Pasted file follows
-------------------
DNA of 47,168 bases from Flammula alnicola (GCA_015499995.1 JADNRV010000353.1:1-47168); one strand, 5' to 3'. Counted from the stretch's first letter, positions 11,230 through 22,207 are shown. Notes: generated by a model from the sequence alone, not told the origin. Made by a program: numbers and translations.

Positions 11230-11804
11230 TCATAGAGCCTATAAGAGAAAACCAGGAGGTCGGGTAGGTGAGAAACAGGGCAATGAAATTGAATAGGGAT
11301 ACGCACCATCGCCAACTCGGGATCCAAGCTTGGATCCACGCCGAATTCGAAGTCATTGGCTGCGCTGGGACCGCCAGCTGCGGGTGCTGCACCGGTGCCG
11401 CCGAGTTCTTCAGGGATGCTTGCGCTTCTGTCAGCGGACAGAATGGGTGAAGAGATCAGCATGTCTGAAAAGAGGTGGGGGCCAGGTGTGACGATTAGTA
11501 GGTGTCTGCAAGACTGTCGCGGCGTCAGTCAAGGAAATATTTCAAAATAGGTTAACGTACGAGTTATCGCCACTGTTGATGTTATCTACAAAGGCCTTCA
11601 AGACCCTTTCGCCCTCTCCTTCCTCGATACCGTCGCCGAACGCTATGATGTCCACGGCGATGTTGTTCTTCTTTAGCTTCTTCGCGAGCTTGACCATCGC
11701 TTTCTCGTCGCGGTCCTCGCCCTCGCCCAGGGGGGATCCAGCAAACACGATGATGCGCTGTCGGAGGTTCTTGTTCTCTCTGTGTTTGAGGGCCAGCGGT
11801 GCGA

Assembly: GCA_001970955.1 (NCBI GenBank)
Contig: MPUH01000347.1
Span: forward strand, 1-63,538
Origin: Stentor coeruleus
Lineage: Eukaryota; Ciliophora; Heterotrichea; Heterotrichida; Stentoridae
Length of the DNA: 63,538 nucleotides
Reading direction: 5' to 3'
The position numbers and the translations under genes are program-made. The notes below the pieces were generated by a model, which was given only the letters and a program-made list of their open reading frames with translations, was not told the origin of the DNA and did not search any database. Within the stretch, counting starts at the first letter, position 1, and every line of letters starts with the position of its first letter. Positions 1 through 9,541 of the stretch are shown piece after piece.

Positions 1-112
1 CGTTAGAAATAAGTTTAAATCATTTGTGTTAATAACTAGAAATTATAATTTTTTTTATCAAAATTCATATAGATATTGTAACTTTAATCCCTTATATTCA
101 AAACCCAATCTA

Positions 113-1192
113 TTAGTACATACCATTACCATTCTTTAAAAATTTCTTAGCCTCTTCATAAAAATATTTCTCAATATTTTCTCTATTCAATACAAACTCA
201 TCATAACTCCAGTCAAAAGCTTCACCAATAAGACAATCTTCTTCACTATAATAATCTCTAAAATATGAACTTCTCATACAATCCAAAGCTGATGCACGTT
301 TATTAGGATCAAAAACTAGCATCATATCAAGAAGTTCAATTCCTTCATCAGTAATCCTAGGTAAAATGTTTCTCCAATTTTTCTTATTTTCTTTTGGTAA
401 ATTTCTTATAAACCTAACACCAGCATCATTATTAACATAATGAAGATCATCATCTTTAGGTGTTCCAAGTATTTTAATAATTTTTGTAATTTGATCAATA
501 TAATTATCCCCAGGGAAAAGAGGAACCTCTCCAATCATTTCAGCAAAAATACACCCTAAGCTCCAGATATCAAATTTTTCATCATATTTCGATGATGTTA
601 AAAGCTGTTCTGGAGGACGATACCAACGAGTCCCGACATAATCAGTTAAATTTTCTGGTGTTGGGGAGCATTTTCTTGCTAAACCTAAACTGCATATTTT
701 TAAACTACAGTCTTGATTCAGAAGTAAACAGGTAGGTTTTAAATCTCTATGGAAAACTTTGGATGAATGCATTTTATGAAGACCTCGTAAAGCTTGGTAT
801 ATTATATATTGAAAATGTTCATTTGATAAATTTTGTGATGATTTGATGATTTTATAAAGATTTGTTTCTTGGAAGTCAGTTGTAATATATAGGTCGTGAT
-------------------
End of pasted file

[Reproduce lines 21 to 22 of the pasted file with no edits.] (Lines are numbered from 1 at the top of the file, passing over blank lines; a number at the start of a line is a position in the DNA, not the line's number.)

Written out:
Positions 113-1192
113 TTAGTACATACCATTACCATTCTTTAAAAATTTCTTAGCCTCTTCATAAAAATATTTCTCAATATTTTCTCTATTCAATACAAACTCA